Louise Erdrich Quotes (displaying: 1 - 30 of 79 quotes)
When she shut her eyes, her mind grew alert. Her senses opened. All around her, she felt how quickly things formed and were consumed. How there was so much blind feeling. It was going on beyond the wall of her sight, out of her control. Unheard, unnoticed, the blood dropped into her hands and feet, so that she was anchored. Which she was glad for, because the light was so feeble and the blackness so strong that she felt as though she could drift away like a boat of skin, never to return, leaving only her crumpled dress.
She slowly became convinced…that at the center of the universe not God but a tremendous deadness reigned. The stillness of a drunk God, passed out cold…She had learned of it in that house…where the drunks crashed…Things had happened to her there. She was neither raped nor robbed, nor did she experience God’s absence to any greater degree than other people did. She wasn’t threatened or made to harm anyone against her will. She wasn’t beaten, either, or deprived of speech or voice. It was, rather, the sad blubbering stories she heard in the house. Delphine witnessed awful things occurring to other humans. Worse than that, she was powerless to alter their fate. It would be that way all her life – disasters, falling like chairs all around her, falling so close they disarranged her hair, but not touching her.
We have these earthly bodies. We don't know what they want. Half the time, we pretend they are under our mental thumb, but that is the illusion of the healthy and the protected. Of sedate lovers. For the body has emotions it conceives and carries through without concern for anyone or anything else. Love is one of those, I guess. Going back to something very old knit into the brain as we were growing. Hopeless. Scorching. Ordinary.
So many things in the world have happened before. But it's like they never did. Every new thing that happens to a person, it's a first... In that night I felt expansion, as if the world was branching out in shoots and growing faster than the eye could see. I felt smallness, how the earth divided into bits and kept dividing. I felt stars.
What are you?' he [Nanapush] said to Damien, who was deep in a meditation over his [chess] bishop's trajectory. 'A priest' said Father Damien 'A man priest or a woman priest?'... ...'I am a priest', she whispered, hoarsely, fierce. 'Why' said Nanapush kindly, as though Father Damien hadn't answered, to put the question to rest, 'are you pretending to be a man priest?
We have a lot of books in our house. They are our primary decorative motif-books in piles and on the coffee table, framed book covers, books sorted into stacks on every available surface, and of course books on shelves along most walls. Besides the visible books, there are books waiting in the wings, the basement books, the garage books, the storage locker books...They function as furniture, they prop up sagging fixtures and disguised by quilts function as tables...I can't imagine a home without an overflow of books. The point of books is to have way too many but to always feel you never have enough, or the right one at the right moment, but then sometimes to find you'd longed to fall asleep reading the Aspern Papers, and there it is.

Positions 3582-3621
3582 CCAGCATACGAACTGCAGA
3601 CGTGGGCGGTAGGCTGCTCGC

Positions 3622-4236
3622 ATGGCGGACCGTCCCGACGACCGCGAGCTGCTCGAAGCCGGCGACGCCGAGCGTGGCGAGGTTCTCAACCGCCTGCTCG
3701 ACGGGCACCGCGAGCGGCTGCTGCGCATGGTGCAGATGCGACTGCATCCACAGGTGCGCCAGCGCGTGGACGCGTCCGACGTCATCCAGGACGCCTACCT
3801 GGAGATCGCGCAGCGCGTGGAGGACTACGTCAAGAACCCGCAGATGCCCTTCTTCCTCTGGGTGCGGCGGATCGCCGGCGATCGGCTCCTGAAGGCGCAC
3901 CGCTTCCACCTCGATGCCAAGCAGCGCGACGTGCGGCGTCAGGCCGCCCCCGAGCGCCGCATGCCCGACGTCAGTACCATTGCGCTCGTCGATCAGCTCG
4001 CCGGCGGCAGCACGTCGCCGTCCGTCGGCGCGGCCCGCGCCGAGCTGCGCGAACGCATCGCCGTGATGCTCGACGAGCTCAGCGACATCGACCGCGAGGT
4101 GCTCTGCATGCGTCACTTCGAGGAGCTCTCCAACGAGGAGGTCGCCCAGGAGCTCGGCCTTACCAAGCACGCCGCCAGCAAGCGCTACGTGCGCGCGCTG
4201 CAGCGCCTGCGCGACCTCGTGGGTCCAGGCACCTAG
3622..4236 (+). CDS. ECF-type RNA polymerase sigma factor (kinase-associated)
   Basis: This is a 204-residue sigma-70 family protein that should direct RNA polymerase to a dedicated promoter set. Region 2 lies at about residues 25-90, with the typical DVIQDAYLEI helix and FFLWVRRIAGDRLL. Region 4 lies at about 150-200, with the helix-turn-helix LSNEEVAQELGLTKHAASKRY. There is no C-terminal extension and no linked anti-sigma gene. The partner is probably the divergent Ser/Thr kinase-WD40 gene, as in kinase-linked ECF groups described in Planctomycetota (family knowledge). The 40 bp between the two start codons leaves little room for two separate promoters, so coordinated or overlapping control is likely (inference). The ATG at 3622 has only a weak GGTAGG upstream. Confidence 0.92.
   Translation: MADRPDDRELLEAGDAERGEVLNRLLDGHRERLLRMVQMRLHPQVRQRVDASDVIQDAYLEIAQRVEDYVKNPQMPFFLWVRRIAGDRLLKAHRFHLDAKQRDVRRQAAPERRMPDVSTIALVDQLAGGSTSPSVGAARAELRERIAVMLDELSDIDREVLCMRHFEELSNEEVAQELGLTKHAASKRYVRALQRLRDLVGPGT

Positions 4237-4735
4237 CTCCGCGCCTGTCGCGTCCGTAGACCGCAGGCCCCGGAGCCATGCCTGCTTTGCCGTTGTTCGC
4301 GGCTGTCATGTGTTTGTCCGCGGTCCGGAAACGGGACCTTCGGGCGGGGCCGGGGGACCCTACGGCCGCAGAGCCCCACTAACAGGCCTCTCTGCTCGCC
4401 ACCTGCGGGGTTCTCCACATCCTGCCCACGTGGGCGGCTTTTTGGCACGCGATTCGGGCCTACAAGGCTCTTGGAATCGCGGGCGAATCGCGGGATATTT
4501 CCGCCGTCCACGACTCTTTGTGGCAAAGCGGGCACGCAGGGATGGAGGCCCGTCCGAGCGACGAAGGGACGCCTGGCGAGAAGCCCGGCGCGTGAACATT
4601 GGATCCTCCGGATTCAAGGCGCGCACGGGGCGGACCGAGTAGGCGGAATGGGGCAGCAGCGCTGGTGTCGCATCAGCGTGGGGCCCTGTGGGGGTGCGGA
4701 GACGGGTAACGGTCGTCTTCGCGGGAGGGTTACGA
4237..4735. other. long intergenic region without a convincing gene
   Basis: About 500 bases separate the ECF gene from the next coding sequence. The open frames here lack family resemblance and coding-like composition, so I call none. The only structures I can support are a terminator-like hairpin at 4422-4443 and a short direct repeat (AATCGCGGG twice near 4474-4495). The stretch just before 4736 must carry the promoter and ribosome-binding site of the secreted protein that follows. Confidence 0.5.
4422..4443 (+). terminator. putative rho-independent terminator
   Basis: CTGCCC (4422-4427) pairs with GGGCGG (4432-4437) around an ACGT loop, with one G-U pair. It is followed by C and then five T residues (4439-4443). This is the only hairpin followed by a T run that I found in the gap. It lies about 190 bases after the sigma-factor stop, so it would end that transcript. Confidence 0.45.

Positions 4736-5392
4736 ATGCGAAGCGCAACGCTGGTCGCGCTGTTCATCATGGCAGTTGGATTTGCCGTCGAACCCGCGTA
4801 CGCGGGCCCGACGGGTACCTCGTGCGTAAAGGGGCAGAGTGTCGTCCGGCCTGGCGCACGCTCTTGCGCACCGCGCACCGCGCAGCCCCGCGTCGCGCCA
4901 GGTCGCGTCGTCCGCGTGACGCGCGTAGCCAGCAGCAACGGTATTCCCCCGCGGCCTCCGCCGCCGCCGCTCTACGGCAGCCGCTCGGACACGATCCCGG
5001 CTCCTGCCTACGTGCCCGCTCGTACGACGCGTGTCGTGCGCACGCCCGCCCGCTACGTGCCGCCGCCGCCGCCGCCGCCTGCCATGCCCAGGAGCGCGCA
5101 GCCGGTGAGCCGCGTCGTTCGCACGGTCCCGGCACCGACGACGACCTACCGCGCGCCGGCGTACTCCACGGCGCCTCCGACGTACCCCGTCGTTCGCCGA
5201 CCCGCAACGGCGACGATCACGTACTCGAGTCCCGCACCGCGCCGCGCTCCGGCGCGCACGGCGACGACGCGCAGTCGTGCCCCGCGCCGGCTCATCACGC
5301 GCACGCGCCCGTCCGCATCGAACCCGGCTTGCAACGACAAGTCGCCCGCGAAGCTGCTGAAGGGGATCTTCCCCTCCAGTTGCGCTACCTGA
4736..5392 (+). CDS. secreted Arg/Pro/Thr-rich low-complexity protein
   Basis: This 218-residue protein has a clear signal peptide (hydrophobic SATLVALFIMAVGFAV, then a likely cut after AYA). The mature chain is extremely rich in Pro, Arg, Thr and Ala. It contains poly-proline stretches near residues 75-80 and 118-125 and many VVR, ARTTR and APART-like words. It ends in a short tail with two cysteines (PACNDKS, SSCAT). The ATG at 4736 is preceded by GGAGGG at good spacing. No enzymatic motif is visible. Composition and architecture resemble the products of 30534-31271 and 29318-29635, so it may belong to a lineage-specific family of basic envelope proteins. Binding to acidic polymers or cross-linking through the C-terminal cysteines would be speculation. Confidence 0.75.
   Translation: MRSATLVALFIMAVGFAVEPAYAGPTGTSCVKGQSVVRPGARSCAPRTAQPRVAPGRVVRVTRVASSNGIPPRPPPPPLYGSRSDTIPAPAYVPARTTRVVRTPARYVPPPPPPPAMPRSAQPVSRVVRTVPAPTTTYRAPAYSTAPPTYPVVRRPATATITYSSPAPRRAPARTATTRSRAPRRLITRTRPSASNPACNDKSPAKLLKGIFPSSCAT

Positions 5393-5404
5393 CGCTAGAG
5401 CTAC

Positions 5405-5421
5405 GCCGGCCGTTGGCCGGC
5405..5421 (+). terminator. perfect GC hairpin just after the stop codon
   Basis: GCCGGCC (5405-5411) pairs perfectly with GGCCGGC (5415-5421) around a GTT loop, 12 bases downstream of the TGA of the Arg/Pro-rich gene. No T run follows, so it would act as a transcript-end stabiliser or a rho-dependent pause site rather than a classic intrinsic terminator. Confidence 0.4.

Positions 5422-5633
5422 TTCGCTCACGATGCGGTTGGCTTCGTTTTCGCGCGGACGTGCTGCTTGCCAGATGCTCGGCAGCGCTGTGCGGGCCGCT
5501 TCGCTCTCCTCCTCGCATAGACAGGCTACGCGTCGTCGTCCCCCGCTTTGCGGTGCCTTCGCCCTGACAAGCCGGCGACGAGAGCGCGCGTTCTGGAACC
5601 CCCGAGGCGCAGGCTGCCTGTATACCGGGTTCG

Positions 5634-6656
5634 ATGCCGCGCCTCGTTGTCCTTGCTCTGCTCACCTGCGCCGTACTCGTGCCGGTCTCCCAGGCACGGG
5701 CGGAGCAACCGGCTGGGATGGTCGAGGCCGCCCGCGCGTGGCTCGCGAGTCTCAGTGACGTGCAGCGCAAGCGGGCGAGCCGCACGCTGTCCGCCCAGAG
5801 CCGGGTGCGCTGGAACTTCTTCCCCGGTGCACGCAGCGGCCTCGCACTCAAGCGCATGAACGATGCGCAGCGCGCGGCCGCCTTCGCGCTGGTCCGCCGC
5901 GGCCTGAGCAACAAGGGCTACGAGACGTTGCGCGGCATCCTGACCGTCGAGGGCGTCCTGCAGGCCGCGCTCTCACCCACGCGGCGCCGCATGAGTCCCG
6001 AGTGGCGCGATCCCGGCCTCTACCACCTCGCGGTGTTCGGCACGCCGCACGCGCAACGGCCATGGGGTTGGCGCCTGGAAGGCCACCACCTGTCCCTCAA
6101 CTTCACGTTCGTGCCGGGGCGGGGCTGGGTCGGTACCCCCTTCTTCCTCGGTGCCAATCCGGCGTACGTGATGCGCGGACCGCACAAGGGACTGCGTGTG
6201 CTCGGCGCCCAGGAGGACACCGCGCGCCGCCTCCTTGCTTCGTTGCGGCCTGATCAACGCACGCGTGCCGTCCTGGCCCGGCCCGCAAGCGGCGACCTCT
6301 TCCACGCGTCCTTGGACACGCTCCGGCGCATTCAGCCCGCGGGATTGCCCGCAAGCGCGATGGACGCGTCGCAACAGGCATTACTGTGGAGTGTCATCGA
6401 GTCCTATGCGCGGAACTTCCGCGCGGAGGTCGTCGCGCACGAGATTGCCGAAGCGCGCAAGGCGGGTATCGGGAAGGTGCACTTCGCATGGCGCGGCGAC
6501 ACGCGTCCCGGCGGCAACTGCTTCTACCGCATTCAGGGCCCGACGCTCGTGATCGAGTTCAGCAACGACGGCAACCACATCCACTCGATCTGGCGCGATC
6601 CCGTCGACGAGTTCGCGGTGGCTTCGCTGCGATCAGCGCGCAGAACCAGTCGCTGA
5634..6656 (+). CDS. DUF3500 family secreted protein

Whenever you leave cleared land, when you step from some place carved out, plowed, or traced by a human and pass into the woods, you must leave something of yourself behind. It is that sudden loss, I think, even more than the difficulty of walking through undergrowth, that keeps people firmly fixed to paths. In the woods, there is no right way to go, of course, no trail to follow but the law of growth. You must leave behind the notion that things are right. Just look around you. Here is the way things are. Twisted, fallen, split at the root. What grows best does so at the expense of what's beneath. A white birch feeds on the pulp of an old hemlock and supports the grapevine that will slowly throttle it. In the dead wood of another tree grow fungi black as devil's hooves. Overhead the canopy, tall pines that whistle and shudder and choke off light from their own lower branches. (from "Revival Road")
To sew is to pray. Men don't understand this. They see the whole but they don't see the stitches. They don't see the speech of the creator in the work of the needle. We mend. We women turn things inside out and set things right. We salvage what we can of human garments and piece the rest into blankets. Sometimes our stitches stutter and slow. Only a woman's eyes can tell. Other times, the tension in the stitches might be too tight because of tears, but only we know what emotion went into the making. Only women can hear the prayer.
As Delphine watched, into her head there popped a strange notion: the idea that perhaps strongly experienced moments, as when Eva turned and the sun met her hair and for that one instant the symbol blazed out, those particular moments were eternal. Those moments actually went somewhere. Into a file of moments that existed out of time's range and could not be pilfered by God.